The oft-cited, often maligned, and mostly misunderstood "Jefferson Bible" was in fact a "Bible Study" done IN THE WHITE HOUSE when PRESIDENT -- so much for misrepresented "separation of church and state" position assigned to President Jefferson whose purpose for preparing a Gospel Tract from the "Great White Chief" (president) was to aid Christian Missionaries evangelize Indians to the Christian Faith. He personally funded missionaries, and when President used public funds to fund Christian missionaries to the Indians.

If you would like to see the title page of that "Gospel Tract" prepared by President Thomas Jefferson while in the White House, go to the link:

Unitarian Forrest Church and Beacon Press of Boston present only one of four translations of a later version of a so-called "Jefferson Bible". See the front page of that later version at the same link. Jefferson studied the words of Jesus in four languages so to have a more clear understanding of the fine nuances of faith in Jesus, which is more than most scholars or pastors have done.

The Jefferson Bible is basically a "Red Letter" New Testament -- just the words of Jesus -- in part because Jefferson wrote "If the Gospel had been taught as pure as it came from His lips, the whole civilized world would now be Christian..."

Many say Thomas Jefferson did not like or believe in the Miracles or the Virgin Birth so he cut out all reference to them in his "Jefferson Bible" (which others, not TJ, gave it that title).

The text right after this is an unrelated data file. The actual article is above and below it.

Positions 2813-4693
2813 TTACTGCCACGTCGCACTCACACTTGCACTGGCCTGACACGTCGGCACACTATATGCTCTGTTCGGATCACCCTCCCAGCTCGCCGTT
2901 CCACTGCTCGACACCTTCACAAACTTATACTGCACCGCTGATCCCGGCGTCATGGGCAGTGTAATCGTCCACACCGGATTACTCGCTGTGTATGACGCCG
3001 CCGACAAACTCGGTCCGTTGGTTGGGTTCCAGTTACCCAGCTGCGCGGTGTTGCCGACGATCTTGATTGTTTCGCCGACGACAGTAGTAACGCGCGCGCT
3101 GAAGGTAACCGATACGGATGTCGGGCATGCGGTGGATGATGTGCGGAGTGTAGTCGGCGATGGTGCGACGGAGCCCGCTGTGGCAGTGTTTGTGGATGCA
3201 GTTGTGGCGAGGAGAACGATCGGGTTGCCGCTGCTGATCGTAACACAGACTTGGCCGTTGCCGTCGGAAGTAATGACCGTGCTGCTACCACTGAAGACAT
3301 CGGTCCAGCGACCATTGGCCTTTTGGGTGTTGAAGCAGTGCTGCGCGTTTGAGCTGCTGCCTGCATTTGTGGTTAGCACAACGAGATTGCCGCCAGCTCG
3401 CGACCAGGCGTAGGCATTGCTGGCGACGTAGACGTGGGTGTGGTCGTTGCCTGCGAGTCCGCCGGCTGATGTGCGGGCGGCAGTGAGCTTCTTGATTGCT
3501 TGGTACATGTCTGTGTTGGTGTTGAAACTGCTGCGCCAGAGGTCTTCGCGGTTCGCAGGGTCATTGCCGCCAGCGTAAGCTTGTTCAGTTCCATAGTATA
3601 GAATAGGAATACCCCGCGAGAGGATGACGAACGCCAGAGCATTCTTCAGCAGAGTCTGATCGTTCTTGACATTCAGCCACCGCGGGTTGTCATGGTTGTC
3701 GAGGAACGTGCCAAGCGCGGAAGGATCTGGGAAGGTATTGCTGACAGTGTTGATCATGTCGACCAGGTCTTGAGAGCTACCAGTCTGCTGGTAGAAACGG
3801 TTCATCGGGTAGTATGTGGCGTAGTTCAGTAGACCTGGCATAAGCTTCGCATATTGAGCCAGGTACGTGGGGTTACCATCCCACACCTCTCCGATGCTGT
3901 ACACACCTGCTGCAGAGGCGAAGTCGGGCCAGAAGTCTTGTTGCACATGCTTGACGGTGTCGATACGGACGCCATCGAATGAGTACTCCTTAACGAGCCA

The truth is that Jesus NEVER described the Virgin Birth and NEVER described the Miracles. In only one verse in Saint John, Jesus listed the Miracles, and Jefferson included that verse, so Jefferson did not deny or delete the Miracles.

Thomas Jefferson's manservant, Isaac Jefferson was interviewed for a personal recollections biography as a free black blacksmith in Petersburg, Virginia in a.d. 1845 and he said TJ read the words of Jesus every day of his life.

How many Christian preachers, priests, or pastors can make the same claim of daily immersion into the words of Jesus as former slave Isaac Jefferson said of Thomas Jefferson?

The "Separation of Church and State" has become a veil for the real agenda of "Segregation" - segregation of Church people and Christian principles from State policy. In the same way that segregation of blacks out of participation in the civic policy process is illegal, so should be the current process of trying to shame Christians into a "self-segregation" from participation in government policy making processes.